OLD EAST STONEHOUSE
Webpage created: February 19, 2021
Webpage updated: February 19, 2021
|OLD EAST STONEHOUSE.UK|
RICHARD ROBINSON RODD (1830-1897)
Richard Robinson Rodd was born in the parish of Stoke Damerel to Mr Richard Rodd, solicitor, and his wife Mary, formerly Skues. They had married at Stoke Damerel Parish Church on August 11th 1826. Young Richard was baptized originally on March 4th 1830 but the Parish Register states that he was 'fully baptized on June 18th 1830'.
After completing his education at Falmouth Grammar School, in Cornwall, he studied law and was finally admitted as a solicitor, like his father.
On March 14th 1855 Mr Richard Robinson Rodd married Miss Matilda Louisa Thomas at Charles Church, Plymouth.
For a half a century he was involved in the administration of the Poor Law in East Stonehouse and for a number of years was Clerk to the East Stonehouse Board of Guardians. He was a friend to the unfortunate and deserving and served on many charitable and philanthropic bodies in the Three Towns.
In July 1872 Mr Rodd was elected as coroner for the Stoke Damerel Division of the County of Devon. He also served as Clerk to the County Magistrates and Superintendent Registrar of Births and Deaths.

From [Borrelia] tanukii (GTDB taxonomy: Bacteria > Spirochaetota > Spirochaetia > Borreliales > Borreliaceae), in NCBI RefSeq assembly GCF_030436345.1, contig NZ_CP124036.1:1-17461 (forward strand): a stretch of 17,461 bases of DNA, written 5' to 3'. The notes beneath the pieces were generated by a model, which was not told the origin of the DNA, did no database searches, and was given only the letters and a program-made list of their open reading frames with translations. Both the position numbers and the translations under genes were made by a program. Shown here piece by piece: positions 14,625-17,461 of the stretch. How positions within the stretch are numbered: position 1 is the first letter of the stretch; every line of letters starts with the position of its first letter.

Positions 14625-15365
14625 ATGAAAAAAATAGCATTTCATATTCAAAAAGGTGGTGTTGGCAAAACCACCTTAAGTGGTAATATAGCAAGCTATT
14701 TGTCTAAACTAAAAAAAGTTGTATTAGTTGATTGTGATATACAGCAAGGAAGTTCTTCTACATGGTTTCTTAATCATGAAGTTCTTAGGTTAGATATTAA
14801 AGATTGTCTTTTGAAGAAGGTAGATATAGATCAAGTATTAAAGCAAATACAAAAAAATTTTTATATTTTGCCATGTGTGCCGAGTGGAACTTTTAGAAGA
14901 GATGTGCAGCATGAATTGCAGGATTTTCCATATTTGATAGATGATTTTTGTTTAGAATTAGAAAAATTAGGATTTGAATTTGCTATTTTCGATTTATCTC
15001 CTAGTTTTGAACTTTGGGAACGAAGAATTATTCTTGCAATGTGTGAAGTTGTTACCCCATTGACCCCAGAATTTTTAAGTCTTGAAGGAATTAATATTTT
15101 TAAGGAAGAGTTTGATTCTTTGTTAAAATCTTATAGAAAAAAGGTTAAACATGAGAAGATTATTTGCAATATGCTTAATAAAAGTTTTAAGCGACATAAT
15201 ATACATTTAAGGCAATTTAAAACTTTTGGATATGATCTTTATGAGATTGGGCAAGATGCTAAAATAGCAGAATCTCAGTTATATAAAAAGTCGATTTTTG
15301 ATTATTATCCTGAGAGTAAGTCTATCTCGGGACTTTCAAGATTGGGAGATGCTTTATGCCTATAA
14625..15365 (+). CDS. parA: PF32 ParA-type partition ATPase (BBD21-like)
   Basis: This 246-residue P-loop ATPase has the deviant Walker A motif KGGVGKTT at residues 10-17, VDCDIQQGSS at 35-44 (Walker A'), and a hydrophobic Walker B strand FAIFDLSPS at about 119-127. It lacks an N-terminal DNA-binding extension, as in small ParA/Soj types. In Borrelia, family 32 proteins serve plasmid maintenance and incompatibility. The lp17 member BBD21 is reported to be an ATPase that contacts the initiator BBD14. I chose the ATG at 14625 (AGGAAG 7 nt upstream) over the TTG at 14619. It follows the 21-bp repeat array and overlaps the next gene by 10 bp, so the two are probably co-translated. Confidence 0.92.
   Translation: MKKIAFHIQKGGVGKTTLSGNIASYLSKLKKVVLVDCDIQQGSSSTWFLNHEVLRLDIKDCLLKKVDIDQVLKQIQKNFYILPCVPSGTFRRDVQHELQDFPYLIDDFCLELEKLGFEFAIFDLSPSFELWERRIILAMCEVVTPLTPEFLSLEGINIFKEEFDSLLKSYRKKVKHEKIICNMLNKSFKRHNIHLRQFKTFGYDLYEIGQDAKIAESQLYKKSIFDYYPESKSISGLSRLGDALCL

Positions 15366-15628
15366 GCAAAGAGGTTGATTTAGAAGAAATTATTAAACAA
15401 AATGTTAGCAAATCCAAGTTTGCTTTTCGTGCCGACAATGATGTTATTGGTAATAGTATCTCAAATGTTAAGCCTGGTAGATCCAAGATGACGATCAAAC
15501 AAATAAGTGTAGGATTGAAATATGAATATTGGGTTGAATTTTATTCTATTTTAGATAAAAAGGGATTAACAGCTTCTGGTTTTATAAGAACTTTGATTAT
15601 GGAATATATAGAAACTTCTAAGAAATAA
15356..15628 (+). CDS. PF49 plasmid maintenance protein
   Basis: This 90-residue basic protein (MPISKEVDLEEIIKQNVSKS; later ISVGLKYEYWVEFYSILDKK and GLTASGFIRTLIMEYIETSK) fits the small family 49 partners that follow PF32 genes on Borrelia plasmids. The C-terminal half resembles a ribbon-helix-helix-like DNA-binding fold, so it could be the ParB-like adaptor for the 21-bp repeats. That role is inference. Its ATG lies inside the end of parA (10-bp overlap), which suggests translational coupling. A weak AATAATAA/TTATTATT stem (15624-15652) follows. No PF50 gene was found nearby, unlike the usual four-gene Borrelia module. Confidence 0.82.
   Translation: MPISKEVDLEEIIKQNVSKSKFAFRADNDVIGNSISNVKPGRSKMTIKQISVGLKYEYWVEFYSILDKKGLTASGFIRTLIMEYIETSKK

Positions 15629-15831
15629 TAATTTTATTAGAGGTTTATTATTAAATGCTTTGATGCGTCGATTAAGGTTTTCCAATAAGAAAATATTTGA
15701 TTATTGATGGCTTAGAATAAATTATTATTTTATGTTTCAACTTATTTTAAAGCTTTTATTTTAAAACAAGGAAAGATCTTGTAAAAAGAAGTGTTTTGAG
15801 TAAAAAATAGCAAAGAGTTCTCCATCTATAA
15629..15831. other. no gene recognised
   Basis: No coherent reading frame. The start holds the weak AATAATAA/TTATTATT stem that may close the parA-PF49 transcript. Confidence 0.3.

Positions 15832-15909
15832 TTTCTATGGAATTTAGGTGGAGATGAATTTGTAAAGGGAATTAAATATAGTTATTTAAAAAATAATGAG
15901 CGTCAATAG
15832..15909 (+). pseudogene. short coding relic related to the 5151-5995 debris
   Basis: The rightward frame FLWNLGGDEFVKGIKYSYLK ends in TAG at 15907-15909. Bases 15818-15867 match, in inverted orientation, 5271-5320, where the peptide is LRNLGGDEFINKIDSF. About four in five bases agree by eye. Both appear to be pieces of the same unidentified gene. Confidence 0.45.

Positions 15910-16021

As a Freemason he was a Past Master of Lodge Sincerity. At one time he was a churchwarden of Saint George's, the parish church of East Stonehouse. He also became senior captain of the 16th (East Stonehouse) Company of Rifle Volunteers until that Company was amalgamated with those from Plymouth, Devonport, Maker and Tavistock to form a single battalion.
From 1890 onwards he was chairman of sailing and regatta committees of the Great Western Yacht Club of England.
Mr Rodd had never practised in the courts but was an authority on the law of settlement and boasted that he had never lost a case.
Mr Richard Robinson Rodd died shortly before 10am on the morning of Sunday November 14th 1897 at his residence, number 87 Durnford Street, East Stonehouse. At the time of his passing he was the senior coroner in the County of Devon.
The funeral took place at Saint George's Church at Midday on Wednesday November 17th 1897. Among the floral tributes was one from "Sarah", who was probably Miss Sarah S Revell, who in 1891 was a 23-year-old servant in his household. His body was laid in the family vault in the Churchyard.
Mr Rodd was survived by three of his brothers: the Reverend Edward Scott Rodd, vicar of Carlinghow, Batley, Yorkshire; the Reverend Frederick A Rodd, of Weston-super-Mare, Somerset; and Mr Augustus Willoughby Rodd, JP, who was in Melbourne, Australia; his widow, Mary; and three sons and three daughters. The eldest son, also Mr Richard Robinson Rodd, was deputy coroner under his father and was appointed coroner in his stead.